“Grief is everything and everywhere,” says Kelly Pressy, who also suffers from HD. “You grieve for the life you thought you would have. You grieve for the life you’re given. I grieve for the unknown of my 12-year-old son who has a 50 percent chance [of testing positive]. I grieve for my husband who wants his old wife back. And frankly, so do I. I grieve for everything that’s about to happen into the next 20 years. The burden. The financial strain. I want my life back. Not this shell of existence.”

Complicated grief

Still another type of grief, identified by Saint Elizabeth Health Care on their website, www.elizz.com, is complicated (traumatic or prolonged) grief. The nonprofit organization that has been caring for Canadians since 1908 says, “Complicated grief refers to normal grief that becomes severe in longevity and significantly impairs the ability to function. It can be difficult to judge when grief has lasted too long. Other contributing factors in diagnosing complicated or prolonged grief include looking at the nature of the loss or death (was it sudden? violent? multiple?), the relationship, personality, life experiences, and other social issues.” (https://elizz.com/caregiver-resources/just-for-caregivers/types-of-grief-and-loss)

With HD and JHD, grief can span generations, lasting for decades, and can be complicated by a delay in diagnosis and the loss of multiple relationships.

“I grieve for my loss of a Mum as she became ill when I was 12,” Gail Lambert says, “and the fact that the person I would go to with all my little problems that seem big at the time was no longer there. She was in a mental hospital, and we did not know what was wrong then. It took 14 years to diagnose. She came out and was cared for at home, but gradually, she was not the same. How I could have done with a mother/daughter relationship. Much as I love my dad, he was not a replacement, as his life revolved around care, and being a traditional English male, he does not do feelings or emotional stuff. Never has.”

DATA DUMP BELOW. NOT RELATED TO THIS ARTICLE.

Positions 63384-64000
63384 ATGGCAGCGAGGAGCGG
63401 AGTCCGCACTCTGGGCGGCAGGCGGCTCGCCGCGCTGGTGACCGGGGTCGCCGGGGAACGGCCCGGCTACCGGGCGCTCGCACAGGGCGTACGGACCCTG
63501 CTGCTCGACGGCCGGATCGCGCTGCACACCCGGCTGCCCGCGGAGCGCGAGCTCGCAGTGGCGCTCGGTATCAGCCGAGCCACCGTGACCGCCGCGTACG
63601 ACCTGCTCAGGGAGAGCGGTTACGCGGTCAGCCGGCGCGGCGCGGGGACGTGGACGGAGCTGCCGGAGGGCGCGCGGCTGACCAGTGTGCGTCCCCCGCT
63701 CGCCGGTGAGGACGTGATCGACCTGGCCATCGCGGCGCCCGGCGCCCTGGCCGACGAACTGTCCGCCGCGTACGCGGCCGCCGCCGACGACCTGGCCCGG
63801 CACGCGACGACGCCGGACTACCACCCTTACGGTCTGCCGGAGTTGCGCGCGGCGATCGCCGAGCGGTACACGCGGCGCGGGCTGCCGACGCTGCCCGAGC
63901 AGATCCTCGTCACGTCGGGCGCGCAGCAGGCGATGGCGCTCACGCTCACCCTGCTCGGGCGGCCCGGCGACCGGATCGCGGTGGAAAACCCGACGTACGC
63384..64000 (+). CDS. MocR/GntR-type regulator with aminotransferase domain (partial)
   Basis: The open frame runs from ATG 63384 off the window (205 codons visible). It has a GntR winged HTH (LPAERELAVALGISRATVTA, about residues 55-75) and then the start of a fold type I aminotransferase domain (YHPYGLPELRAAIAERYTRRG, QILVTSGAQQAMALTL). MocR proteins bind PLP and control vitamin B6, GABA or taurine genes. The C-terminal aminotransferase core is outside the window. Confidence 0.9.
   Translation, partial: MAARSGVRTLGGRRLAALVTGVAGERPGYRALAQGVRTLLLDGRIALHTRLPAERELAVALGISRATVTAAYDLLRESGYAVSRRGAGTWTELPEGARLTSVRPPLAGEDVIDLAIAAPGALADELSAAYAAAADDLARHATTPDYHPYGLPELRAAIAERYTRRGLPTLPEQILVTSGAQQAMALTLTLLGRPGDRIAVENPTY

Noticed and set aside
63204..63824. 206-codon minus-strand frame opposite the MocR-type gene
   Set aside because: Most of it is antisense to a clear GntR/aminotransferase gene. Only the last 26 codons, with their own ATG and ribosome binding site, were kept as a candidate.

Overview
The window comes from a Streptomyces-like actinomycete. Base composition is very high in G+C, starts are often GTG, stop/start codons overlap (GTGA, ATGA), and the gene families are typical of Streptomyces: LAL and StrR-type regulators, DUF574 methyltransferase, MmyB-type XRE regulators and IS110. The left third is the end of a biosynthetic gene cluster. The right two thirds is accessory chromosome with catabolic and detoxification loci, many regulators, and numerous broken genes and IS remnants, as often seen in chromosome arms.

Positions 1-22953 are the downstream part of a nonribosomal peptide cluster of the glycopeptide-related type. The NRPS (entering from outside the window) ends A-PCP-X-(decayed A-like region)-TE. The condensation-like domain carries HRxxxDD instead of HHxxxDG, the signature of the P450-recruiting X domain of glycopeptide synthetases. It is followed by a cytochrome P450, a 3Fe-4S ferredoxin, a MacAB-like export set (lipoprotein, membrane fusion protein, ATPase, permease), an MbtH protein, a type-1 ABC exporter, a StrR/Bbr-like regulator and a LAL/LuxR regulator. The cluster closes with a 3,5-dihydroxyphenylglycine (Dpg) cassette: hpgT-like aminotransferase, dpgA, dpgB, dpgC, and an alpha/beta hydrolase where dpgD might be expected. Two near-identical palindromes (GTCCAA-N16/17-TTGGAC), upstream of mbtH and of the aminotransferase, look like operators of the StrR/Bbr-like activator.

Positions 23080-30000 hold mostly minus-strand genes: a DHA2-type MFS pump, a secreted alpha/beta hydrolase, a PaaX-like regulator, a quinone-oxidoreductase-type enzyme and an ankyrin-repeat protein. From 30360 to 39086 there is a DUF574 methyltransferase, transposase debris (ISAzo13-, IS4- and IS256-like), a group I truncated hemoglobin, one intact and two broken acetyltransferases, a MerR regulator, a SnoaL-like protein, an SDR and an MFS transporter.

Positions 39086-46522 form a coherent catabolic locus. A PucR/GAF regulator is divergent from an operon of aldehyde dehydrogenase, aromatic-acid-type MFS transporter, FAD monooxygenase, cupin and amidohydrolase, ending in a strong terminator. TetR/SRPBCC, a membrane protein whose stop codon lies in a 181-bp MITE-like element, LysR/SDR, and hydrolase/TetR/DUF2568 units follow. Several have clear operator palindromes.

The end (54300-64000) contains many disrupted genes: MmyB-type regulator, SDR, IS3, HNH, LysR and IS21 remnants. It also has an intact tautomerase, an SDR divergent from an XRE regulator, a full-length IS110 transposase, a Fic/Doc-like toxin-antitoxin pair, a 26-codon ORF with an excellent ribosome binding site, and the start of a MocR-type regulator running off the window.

Lambert adds, “I grieve for my dad having had such bloody hardship as a carer and little support. We are bonded through that hardship. I, however, am now grieving as he in his 90s, and I will lose the only person who knows what we have been through and someone who has been my life for years. I have been off work for three months with depression.”

In one last moment of reflection, she adds, “I grieve that my dad did not go off with one of the other girls he met when he was young so he would have had a better life.”

“I grieve the loss of my mom twice,” says Melissa Dilley, “once as HD slowly stole her away from me and again when it took her life in 2008. I’ve spoken with a lot of NYA [National Youth Alliance] members who feel the same way … and now I also prematurely grieve the loss of my friends and family who are gene positive.”

Some are caught by surprise, learning only with a diagnosis that the family has a history of Huntington’s disease.